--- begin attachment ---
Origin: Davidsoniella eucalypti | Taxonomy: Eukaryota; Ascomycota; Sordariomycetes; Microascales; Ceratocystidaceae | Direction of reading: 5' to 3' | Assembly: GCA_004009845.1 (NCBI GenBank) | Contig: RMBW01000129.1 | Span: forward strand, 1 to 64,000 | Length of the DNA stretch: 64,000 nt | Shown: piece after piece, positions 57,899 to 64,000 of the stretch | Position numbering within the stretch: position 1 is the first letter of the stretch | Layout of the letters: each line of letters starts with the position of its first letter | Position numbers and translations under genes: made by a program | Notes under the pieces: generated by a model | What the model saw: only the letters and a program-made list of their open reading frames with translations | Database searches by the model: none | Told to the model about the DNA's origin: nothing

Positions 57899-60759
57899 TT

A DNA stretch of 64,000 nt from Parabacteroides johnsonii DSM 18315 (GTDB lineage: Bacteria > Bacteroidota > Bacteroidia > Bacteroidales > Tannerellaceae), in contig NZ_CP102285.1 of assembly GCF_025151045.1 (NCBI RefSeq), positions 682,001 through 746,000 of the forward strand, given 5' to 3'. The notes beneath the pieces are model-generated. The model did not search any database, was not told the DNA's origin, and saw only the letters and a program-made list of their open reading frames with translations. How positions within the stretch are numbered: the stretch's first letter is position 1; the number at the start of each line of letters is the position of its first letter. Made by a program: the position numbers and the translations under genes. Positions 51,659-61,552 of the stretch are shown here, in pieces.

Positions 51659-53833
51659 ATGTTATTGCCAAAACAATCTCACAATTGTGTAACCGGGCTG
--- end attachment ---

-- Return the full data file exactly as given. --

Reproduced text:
Origin: Davidsoniella eucalypti | Taxonomy: Eukaryota; Ascomycota; Sordariomycetes; Microascales; Ceratocystidaceae | Direction of reading: 5' to 3' | Assembly: GCA_004009845.1 (NCBI GenBank) | Contig: RMBW01000129.1 | Span: forward strand, 1 to 64,000 | Length of the DNA stretch: 64,000 nt | Shown: piece after piece, positions 57,899 to 64,000 of the stretch | Position numbering within the stretch: position 1 is the first letter of the stretch | Layout of the letters: each line of letters starts with the position of its first letter | Position numbers and translations under genes: made by a program | Notes under the pieces: generated by a model | What the model saw: only the letters and a program-made list of their open reading frames with translations | Database searches by the model: none | Told to the model about the DNA's origin: nothing

Positions 57899-60759
57899 TT

A DNA stretch of 64,000 nt from Parabacteroides johnsonii DSM 18315 (GTDB lineage: Bacteria > Bacteroidota > Bacteroidia > Bacteroidales > Tannerellaceae), in contig NZ_CP102285.1 of assembly GCF_025151045.1 (NCBI RefSeq), positions 682,001 through 746,000 of the forward strand, given 5' to 3'. The notes beneath the pieces are model-generated. The model did not search any database, was not told the DNA's origin, and saw only the letters and a program-made list of their open reading frames with translations. How positions within the stretch are numbered: the stretch's first letter is position 1; the number at the start of each line of letters is the position of its first letter. Made by a program: the position numbers and the translations under genes. Positions 51,659-61,552 of the stretch are shown here, in pieces.

Positions 51659-53833
51659 ATGTTATTGCCAAAACAATCTCACAATTGTGTAACCGGGCTG